There are many insightful statements in Drs. Macknik and Martinez-Conde’s book Sleights of Mind. The authors are neuroscientists with a passion for magic, and their research brought them into contact with such notable magicians as Teller, Mac King, Johnny Thompson, Apollo Robbins, and the Amazing Randi, among others. The authors and these magicians are all students of cognition. They all consciously study and explore the effects of magic on the human mind but perhaps with the following difference: You might say that the scientists seek to explain what happens in the brain when magic is performed, while the magicians seek out how to exploit what happens.


     Drs. Macknik and Martinez-Conde point out “Magicians are masterminds of human cognition.” When we interact with an audience we “…control sophisticated cognitive processes, such as attention, memory, and causal inference, with a bewildering combination of visual, auditory, tactile, and social manipulations.”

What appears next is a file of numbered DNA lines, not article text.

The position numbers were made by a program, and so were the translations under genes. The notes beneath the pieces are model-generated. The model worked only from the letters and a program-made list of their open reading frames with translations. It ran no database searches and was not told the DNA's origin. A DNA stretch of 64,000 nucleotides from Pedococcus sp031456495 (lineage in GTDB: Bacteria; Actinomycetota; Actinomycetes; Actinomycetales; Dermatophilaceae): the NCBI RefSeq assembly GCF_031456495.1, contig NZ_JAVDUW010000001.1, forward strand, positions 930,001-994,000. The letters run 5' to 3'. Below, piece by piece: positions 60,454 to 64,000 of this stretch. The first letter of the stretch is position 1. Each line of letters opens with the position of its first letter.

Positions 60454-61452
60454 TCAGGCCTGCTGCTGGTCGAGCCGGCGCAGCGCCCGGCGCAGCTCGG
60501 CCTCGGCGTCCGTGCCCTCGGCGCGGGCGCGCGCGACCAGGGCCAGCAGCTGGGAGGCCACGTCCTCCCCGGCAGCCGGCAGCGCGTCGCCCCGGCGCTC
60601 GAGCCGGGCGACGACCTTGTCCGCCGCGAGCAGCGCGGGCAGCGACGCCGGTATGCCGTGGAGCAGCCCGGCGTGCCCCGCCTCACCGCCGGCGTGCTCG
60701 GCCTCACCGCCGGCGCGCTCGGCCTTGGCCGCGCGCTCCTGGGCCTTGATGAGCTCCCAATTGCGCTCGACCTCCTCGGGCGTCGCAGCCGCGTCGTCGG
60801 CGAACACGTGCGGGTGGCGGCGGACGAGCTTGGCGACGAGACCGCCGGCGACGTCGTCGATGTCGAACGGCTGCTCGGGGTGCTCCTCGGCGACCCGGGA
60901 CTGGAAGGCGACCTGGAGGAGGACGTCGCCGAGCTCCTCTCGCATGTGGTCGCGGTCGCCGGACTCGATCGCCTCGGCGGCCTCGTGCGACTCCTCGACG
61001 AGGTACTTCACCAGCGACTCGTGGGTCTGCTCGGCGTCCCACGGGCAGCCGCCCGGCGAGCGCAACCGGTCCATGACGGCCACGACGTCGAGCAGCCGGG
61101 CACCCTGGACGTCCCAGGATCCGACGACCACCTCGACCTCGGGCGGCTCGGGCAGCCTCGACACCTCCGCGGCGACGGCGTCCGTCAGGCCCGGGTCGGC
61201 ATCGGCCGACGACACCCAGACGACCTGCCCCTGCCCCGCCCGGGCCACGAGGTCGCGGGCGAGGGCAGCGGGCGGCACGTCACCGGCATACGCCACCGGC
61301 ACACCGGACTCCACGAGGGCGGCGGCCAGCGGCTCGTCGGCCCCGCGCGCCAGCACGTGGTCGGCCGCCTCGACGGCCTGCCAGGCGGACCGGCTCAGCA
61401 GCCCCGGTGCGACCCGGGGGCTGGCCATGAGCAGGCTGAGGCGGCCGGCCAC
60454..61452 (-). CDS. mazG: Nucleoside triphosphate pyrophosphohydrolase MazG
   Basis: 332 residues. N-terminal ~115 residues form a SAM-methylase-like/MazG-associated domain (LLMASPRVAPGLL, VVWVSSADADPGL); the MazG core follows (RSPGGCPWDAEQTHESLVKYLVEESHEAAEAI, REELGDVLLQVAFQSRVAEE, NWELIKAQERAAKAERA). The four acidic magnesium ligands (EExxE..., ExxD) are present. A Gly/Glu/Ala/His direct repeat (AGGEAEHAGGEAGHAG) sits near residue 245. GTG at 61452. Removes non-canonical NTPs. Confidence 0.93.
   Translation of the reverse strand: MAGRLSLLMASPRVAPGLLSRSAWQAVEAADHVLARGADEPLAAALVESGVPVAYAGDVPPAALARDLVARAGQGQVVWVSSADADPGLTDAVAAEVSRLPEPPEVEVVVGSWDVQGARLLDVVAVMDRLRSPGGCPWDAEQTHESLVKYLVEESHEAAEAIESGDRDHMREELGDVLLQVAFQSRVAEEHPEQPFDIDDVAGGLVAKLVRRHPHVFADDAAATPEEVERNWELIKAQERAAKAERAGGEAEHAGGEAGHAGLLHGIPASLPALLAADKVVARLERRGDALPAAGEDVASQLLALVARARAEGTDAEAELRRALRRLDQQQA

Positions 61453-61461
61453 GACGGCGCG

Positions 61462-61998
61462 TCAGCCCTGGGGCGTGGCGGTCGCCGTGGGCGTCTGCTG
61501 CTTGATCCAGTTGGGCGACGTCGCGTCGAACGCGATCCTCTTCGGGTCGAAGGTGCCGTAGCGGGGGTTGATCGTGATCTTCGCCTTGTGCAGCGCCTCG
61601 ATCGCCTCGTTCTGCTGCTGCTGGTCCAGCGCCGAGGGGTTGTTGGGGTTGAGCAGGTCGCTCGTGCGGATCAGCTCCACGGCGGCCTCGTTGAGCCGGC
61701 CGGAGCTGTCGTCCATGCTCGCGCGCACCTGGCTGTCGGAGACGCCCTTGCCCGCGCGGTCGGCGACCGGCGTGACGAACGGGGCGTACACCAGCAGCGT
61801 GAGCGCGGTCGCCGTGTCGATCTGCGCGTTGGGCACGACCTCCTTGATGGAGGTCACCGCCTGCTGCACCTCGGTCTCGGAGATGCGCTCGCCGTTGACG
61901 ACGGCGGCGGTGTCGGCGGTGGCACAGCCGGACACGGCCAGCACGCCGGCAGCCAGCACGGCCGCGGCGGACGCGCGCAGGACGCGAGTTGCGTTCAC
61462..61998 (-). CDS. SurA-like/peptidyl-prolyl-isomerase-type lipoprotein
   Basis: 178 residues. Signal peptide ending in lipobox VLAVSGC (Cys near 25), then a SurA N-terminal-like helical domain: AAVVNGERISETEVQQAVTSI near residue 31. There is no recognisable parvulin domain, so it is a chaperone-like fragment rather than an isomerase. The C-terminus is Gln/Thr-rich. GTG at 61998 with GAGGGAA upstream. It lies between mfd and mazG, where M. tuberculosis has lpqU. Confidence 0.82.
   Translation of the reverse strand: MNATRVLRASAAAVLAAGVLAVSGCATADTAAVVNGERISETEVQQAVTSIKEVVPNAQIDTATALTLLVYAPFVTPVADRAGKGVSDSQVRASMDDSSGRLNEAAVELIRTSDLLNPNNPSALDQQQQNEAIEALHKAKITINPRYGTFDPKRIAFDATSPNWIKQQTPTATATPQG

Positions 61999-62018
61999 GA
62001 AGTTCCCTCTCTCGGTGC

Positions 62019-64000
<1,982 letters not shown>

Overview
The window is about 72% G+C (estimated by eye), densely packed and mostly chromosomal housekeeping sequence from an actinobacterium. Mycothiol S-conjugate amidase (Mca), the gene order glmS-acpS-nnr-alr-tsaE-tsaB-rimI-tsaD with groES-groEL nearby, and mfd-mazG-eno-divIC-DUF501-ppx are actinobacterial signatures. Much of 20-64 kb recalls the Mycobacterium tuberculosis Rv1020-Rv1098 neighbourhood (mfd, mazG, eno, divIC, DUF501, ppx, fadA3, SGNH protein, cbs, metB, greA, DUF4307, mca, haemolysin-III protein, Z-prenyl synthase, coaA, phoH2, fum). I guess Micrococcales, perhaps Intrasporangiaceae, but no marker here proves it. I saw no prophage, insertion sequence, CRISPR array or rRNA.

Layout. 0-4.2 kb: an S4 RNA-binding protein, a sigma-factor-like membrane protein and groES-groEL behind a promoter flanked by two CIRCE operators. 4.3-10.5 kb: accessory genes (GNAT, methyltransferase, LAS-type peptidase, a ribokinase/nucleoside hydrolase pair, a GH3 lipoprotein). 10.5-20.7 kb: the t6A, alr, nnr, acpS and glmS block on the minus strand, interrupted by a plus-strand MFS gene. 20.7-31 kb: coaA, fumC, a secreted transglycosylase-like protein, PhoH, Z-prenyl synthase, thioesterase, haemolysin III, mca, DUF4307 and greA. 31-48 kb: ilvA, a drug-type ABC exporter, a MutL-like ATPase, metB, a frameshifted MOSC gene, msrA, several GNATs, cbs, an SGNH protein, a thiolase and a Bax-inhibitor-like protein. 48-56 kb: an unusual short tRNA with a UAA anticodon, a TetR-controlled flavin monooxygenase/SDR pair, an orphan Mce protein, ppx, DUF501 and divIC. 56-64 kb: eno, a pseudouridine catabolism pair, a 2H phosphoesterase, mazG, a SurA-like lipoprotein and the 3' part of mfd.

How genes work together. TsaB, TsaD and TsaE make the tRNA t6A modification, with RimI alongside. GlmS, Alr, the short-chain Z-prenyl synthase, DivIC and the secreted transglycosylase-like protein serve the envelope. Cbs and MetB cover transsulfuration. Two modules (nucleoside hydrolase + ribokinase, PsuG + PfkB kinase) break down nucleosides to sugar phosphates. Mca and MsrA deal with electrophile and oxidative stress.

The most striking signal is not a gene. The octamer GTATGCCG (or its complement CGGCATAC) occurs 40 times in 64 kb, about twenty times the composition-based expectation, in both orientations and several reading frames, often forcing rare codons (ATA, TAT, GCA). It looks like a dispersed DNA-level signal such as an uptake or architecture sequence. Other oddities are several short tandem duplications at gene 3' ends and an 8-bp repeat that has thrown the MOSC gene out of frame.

Now certainly a lot of us are not necessarily thinking along these lines when we formulate and rehearse an effect, and yet to create the impression of something truly magical happening before our spectators’ eyes, we actually are employing many of processes listed above.


    Clearly I am neither a neuroscientist nor a magician even close to the level of the gentlemen noted above, but after reading Sleights of Mind I found myself really thinking about misdirection, which by the way the authors refer to as “attention management.” When I practice now I ask myself a series of questions. What and where is my attention focused? Are my hands moving as Teller says with “convincing intention?” Are my words purposeful? Should I build time into the effect? In essence, how is what I’m doing playing inside my observer’s head? Are my actions contributing to creating a magical outcome, or am I just showing off?


     Sometimes we read about or see something new and think, “Oh I have to learn this one and try it out on my friends.” And it’s hard not to if you love magic. All I’m trying to offer here is that this book, like a good teacher, told me to slow down and worry less about the latest sleight or device or gimmick, and think about how I can take advantage of how the mind works to maximize the effect.


     Again, the title of the book is Sleights of Mind and the authors are Drs. Stephen L. Macknik and Susana Martinez-Conde.